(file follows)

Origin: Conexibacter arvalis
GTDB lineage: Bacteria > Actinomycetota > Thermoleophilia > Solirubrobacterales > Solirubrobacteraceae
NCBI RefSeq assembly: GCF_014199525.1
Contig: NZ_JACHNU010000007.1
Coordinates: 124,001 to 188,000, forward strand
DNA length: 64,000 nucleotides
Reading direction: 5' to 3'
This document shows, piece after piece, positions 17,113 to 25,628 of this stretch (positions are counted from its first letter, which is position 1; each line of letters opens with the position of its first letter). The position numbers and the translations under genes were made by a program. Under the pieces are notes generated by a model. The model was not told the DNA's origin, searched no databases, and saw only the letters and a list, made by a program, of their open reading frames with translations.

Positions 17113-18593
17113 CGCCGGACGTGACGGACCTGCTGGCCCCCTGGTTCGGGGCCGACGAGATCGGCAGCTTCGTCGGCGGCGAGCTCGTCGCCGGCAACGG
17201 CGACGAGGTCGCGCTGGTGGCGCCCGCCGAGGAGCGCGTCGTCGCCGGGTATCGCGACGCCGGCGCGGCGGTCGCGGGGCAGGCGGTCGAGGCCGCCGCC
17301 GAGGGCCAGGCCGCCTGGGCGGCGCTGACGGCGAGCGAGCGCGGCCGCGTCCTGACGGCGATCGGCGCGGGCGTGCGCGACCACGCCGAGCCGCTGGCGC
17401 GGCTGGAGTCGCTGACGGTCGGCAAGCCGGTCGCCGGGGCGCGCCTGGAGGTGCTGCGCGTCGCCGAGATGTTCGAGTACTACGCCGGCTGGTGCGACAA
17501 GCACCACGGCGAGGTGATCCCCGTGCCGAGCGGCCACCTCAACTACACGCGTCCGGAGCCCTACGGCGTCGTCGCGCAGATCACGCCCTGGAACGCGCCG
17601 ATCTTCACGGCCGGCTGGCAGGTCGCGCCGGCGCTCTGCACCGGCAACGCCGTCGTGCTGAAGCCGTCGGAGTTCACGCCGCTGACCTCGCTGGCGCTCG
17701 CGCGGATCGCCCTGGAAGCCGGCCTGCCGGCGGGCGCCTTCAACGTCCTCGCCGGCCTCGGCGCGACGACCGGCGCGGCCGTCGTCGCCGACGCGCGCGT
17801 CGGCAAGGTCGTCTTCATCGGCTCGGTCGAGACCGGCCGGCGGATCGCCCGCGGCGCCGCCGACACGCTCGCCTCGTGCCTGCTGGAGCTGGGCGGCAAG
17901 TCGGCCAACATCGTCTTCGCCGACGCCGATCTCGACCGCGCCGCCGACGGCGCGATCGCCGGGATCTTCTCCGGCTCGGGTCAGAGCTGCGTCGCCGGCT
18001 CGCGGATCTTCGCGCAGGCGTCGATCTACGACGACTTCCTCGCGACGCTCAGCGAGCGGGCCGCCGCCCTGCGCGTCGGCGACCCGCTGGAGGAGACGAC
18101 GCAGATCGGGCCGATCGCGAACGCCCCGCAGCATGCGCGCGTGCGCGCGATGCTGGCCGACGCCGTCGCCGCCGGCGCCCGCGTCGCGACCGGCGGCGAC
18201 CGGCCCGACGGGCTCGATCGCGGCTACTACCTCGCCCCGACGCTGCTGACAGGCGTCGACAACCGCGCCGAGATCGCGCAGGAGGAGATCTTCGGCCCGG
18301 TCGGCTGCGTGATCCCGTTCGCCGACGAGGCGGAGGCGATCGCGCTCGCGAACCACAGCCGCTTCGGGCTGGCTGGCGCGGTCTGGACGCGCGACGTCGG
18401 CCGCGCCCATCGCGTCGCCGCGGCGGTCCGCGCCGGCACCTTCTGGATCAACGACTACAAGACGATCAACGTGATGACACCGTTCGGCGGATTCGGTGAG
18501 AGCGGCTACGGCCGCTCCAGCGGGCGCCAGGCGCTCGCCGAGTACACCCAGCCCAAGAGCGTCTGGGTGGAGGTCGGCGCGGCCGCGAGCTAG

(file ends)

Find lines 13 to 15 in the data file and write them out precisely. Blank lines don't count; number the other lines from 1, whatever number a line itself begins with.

17401 GGCTGGAGTCGCTGACGGTCGGCAAGCCGGTCGCCGGGGCGCGCCTGGAGGTGCTGCGCGTCGCCGAGATGTTCGAGTACTACGCCGGCTGGTGCGACAA
17501 GCACCACGGCGAGGTGATCCCCGTGCCGAGCGGCCACCTCAACTACACGCGTCCGGAGCCCTACGGCGTCGTCGCGCAGATCACGCCCTGGAACGCGCCG
17601 ATCTTCACGGCCGGCTGGCAGGTCGCGCCGGCGCTCTGCACCGGCAACGCCGTCGTGCTGAAGCCGTCGGAGTTCACGCCGCTGACCTCGCTGGCGCTCG